The Korean Times reported late yesterday that David Drummond, Google's chief legal officer (CLO), said that the company would continue to defend the Android ecosystem amid the rising tension in global patent disputes. While this is Google's standing good-guy routine in the public, the fact is that the Department of Justice, FTC and International Telecommunication Union don't seem to agree with them. In fact an international Patent Roundtable event being held today will be highlighting Google's practices in an attempt to find a remedy to halt damaging essential patent tactics being employed today that could harm the smartphone industry as a whole. Apple will be in attendance at this event and didn't release a pre-event statement.
During a press conference in Seoul, Drummond stated that "Android (operating system) has been about openness, more manufacturers, more carriers and everyone getting into the game. We felt that there were incumbencies that other competitors were using to stop that."
Drummond went on to state that "We acquired Motorola for a number of reasons, but a big reason was to help us protect the Android ecosystem. We were very concerned about the use of software patents to stifle innovation. We felt that if that were to go unchecked that would drive innovation down and prevent user choice."
Yet while Drummond is putting an expected spin to Google's use of essential patents, the Justice department holds a much different position on this. The New York Times reported yesterday that "The Justice Department, when it approved Google's acquisition of Motorola and the consortium's purchase of Nortel's patents earlier this year, issued a statement praising the "clear commitments" by Apple and Microsoft to license standard patents on fair terms. It also noted their pledge not to try to use such patents to seek court injunctions to stop shipments of rivals' products.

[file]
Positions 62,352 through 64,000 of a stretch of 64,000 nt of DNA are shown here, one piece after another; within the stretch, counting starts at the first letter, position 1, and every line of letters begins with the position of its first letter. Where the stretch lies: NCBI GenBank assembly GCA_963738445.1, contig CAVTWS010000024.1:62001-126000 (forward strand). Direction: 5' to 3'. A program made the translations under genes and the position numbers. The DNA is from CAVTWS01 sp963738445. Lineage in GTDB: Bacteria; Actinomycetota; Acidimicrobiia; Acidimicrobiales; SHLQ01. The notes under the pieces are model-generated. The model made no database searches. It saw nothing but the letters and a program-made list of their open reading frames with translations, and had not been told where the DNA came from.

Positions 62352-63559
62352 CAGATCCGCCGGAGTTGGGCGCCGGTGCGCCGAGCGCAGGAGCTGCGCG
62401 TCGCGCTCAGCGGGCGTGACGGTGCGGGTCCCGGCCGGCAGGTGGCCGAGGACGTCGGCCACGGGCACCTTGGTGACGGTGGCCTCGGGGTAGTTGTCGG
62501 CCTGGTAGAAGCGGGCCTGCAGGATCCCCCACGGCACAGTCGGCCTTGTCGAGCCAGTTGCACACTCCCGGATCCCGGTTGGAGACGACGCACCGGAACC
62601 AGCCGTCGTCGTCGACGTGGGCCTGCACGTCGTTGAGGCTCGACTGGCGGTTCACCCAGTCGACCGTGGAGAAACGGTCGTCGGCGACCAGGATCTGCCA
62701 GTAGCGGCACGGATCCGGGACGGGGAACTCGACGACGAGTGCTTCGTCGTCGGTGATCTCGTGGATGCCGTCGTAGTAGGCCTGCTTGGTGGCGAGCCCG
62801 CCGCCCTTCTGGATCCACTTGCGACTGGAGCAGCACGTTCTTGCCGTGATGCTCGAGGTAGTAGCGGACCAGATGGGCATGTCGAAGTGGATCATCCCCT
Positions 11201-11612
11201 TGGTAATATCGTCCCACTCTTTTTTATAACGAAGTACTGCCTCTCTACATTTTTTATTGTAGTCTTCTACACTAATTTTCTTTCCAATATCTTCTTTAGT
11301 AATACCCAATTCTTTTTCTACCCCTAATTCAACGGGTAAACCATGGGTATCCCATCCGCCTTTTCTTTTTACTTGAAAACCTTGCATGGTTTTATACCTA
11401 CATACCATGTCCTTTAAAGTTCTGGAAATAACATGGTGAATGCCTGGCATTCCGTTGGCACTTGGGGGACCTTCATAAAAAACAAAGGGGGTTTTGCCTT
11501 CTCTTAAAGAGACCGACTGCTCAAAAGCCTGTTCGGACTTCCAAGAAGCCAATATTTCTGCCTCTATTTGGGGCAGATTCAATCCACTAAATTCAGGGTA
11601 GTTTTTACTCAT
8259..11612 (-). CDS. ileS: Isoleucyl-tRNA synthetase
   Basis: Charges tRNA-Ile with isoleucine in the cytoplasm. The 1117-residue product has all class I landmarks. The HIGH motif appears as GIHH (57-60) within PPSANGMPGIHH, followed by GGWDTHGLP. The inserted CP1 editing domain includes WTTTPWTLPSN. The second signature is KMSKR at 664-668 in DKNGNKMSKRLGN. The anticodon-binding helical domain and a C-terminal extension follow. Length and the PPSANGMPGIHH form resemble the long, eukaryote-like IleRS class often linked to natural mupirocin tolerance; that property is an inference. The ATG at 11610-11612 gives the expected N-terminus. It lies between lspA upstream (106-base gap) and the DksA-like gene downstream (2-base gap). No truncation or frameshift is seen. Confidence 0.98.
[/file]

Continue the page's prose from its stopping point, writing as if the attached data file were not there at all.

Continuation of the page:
The Justice Department's statement when on to state that "Google's commitments were more ambiguous and do not provide the same direct confirmation of its standard-essential patent licensing policies."
This is why Mr. Drummond was really making the statements that he did in Korea yesterday. Knowing the views of the Justice Department and the expanded Federal Trade Commission investigation into Google's competitive behaviour in context with concerns about Google's stewardship of standard-essential patents – Google's Drummond is trying to change the public's perception of his company's position. Furthermore, the timing of Drummond's statement isn't by accident. Others are going to be scrutinizing Google's practices regarding essential patents at an today's UN sponsored patent event where tech firms and regulators are meeting to discuss this very matter. So this was a really a "pre-event" news conference that Google was holding in Korea so as to set Google up as the defenders of innovation, despite the investigations into their contrary actions and behavior.
According to a new BBC report, Leading tech firms, patent officers, regulators and academics are meeting in Geneva to address whether action is needed to prevent intellectual property disputes "stifling" innovation.
The event follows a flurry of lawsuits involving smartphone makers. It is set to focus on how to ensure licence rights to critical technologies are offered on "reasonable" terms.
Companies are split over whether they should be allowed to ban rivals' devices if they do not agree a fee.
The talks have been organised by the International Telecommunication Union (ITU), the UN agency responsible for ensuring phone-makers agree standards so that their devices can interact with each other. "We are seeing an unwelcome trend in today's marketplace to use standard- essential patents to block markets," said the ITU secretary general Hamadoun Toure when the event was announced.
The discussions occur at a time when the EU is pursuing official probes into Samsung and Google's Motorola unit to assess whether the two businesses have abused some of their patents in order to "distort competition".
Apple, Microsoft and Cisco - which are all attending the talks - have called for a change to the rules so that products cannot be blocked on the basis of standard-essential patent disputes.
"Industry standards are vitally important to the development of the internet and to interoperability among mobile devices and other computers." wrote Microsoft in evidence submitted to the ITU.